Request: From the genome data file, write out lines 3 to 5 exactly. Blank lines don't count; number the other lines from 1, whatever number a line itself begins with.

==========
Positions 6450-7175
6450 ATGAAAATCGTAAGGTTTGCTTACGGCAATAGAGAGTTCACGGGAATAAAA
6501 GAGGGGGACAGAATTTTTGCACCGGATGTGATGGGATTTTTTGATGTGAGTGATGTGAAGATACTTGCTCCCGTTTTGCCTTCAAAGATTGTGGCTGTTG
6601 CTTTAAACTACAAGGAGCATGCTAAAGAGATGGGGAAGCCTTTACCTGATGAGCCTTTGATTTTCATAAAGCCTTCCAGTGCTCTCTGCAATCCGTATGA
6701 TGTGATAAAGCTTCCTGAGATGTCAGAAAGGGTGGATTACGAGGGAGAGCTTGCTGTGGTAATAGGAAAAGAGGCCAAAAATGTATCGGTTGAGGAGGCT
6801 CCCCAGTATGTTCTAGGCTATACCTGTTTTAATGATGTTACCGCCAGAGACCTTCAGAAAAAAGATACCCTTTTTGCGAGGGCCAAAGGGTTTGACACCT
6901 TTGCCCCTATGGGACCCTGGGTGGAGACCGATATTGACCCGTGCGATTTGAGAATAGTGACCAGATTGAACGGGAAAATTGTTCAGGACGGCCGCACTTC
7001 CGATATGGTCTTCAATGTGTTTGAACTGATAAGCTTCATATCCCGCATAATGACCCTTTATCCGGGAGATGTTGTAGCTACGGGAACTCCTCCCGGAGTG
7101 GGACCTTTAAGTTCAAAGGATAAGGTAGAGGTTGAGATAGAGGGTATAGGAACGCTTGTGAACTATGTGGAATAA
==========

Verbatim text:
6501 GAGGGGGACAGAATTTTTGCACCGGATGTGATGGGATTTTTTGATGTGAGTGATGTGAAGATACTTGCTCCCGTTTTGCCTTCAAAGATTGTGGCTGTTG
6601 CTTTAAACTACAAGGAGCATGCTAAAGAGATGGGGAAGCCTTTACCTGATGAGCCTTTGATTTTCATAAAGCCTTCCAGTGCTCTCTGCAATCCGTATGA
6701 TGTGATAAAGCTTCCTGAGATGTCAGAAAGGGTGGATTACGAGGGAGAGCTTGCTGTGGTAATAGGAAAAGAGGCCAAAAATGTATCGGTTGAGGAGGCT